The ruling CPP may have been caught by surprise when it lost 22 National Assembly seats to the opposition CNRP in July’s national election, but it is getting an early start on shoring up support for district and city councilor elections scheduled for May.
About 570 CPP commune councilors from across Phnom Penh on Monday gathered at the CPP’s headquarters on Norodom Boulevard to take part in a mock election for district and city councilors in preparation for the real poll, which is expected to be dominated by the ruling party.
“We voted to survey the nominations for candidates who will stand for the city and provincial council,” said Sam Phon, the CPP chief of Niroth commune in Stung Meanchey district.
The commune councilors who attended the trial run were asked to write their choices for district and city councilors on a mock ballot and drop it into a ballot box, all under the watchful eye of senior party leaders.
Mr. Phon added that the results of the poll were not binding, and the CPP would still make the official nomination of the council election candidates sometime before May’s election.
The commune councilors who took part in the mock vote were also addressed at the event by Sim Ka, a CPP senator and senior figure in the ruling party hierarchy, and Deputy Prime Minister and former finance minister Keat Chhon, according to a report in Rasmei Kampuchea newspaper.
Mr. Ka told the participants that their very survival, not just party positions, were on the line in May.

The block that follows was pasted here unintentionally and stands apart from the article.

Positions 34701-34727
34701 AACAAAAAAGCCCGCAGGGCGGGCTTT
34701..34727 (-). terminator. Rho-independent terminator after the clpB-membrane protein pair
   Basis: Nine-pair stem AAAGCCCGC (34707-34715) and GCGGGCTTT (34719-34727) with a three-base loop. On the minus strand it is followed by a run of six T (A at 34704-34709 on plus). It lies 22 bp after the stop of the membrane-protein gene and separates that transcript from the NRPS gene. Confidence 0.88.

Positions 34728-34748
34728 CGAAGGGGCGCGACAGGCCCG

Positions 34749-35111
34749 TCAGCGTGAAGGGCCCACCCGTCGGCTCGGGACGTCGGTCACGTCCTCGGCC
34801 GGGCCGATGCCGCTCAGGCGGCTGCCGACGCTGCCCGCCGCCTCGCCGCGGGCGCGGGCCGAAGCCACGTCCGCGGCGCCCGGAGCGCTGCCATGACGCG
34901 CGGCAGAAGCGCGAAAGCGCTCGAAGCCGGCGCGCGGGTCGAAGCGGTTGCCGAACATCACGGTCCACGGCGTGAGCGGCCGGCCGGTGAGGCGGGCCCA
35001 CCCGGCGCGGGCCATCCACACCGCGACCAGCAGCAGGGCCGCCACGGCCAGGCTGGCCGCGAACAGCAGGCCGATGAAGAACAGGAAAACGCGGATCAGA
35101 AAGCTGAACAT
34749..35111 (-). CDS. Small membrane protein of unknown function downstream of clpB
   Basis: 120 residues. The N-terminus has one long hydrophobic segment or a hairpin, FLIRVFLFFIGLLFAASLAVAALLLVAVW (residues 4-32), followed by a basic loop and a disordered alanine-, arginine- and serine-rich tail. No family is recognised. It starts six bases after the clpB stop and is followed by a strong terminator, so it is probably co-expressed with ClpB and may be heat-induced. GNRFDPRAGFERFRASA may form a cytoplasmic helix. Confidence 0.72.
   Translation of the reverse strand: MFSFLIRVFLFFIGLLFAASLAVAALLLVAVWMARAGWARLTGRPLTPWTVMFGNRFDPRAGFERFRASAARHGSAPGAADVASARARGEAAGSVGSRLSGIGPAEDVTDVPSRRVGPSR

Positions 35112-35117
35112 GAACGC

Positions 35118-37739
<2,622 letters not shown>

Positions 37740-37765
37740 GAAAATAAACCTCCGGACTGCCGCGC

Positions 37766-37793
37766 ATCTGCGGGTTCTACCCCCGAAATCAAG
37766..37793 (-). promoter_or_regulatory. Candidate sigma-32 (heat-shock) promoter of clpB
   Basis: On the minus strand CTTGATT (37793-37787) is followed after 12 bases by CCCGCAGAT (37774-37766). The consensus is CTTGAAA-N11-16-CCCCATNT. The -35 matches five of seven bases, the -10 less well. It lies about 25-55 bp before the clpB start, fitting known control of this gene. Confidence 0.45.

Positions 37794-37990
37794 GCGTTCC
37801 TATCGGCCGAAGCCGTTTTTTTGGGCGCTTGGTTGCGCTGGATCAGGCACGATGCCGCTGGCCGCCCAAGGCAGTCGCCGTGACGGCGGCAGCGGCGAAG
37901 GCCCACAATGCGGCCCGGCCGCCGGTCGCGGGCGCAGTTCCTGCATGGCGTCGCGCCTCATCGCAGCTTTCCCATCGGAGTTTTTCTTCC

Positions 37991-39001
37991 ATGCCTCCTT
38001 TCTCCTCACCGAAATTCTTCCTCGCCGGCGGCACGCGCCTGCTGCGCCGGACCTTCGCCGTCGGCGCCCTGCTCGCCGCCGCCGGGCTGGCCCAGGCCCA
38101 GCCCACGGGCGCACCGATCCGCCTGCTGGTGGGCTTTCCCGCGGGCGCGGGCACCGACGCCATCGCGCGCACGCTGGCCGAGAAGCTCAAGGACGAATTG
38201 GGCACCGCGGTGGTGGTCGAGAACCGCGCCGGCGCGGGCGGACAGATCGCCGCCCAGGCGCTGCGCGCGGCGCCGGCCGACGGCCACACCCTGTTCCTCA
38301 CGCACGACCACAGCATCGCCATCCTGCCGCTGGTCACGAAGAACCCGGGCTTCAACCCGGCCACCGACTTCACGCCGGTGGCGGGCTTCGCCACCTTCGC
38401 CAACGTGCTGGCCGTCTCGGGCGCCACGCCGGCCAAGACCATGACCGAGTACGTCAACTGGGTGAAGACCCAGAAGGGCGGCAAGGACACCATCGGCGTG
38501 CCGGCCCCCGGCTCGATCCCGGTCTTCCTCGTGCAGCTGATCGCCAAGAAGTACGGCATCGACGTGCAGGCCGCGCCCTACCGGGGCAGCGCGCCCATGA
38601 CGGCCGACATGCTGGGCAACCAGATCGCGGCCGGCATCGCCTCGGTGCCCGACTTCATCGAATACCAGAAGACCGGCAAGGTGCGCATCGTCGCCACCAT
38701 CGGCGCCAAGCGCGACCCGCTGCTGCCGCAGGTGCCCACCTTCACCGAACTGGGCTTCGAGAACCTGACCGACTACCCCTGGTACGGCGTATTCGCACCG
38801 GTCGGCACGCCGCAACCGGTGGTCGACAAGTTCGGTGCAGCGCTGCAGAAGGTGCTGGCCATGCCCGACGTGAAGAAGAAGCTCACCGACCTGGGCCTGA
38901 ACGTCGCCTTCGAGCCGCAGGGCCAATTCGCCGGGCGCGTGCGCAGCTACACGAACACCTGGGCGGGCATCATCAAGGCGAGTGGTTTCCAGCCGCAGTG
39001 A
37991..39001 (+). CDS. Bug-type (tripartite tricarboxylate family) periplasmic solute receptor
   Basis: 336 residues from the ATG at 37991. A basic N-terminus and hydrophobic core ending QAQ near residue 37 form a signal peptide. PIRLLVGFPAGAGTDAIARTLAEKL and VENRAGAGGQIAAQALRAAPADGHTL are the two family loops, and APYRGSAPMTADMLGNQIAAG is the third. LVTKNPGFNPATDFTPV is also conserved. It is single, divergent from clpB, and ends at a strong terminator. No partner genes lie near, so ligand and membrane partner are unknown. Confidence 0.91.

“[The CNRP] doesn’t think that it’s enough to win and take power, but they have ambitions to destroy us, to uproot the CPP as well as all members and individuals in the party after they take over power,” Rasmei Kampuchea reported Mr. Ka as saying.
“Thus, we have to remain united and continue cooperating to protect our achievement, including our lives and the lives of our children,” Mr. Ka said according to the report.
Mr. Ka also told the CPP commune councilors not to schedule any wedding parties for their children on election day, according to the Rasmei Kampuchea report.
CNRP chief whip Son Chhay said Thursday that the CPP can no longer assume election support, even among their own local party leaders, which is why they needed a mock ballot.
“I think the CPP cannot afford to be as relaxed as they used to be, since the result of the July election really hit them so hard,” he said.
Hang Puthea, director of the Neutral and Impartial Committee for Free and Fair Elections in Cambodia, said that the CPP was taking a more hands-on approach to electoral politics after its humbling at the national election.
“If the result from the previous election strayed from what they wanted, the politicians must find a new strategy for success,” Mr. Puthea said. “I think the [pre-election survey] is to try to conduct research to see who supports [the ruling party] and who doesn’t.”
However, Seng Saran, CPP chief of Toek La’ak II commune in Tuol Kok district, said that Monday’s meeting was perfectly normal.
“This is the implementation of democracy,” Mr. Saran said. “If the candidates nominated are good, they will rank at the top.”
Assuming that commune councilors vote along party lines for their district and city council leaders, the CPP is set to win 155 of the 216 district council positions across Phnom Penh. The remaining 61 seats would go to the CNRP on the back of votes from commune councilors from the Sam Rainsy Party and Human Rights Party.
District councilors serve a largely administrative role and are charged with implementing five-year development plans in their constituencies.
(Additional reporting by Colin Meyn)
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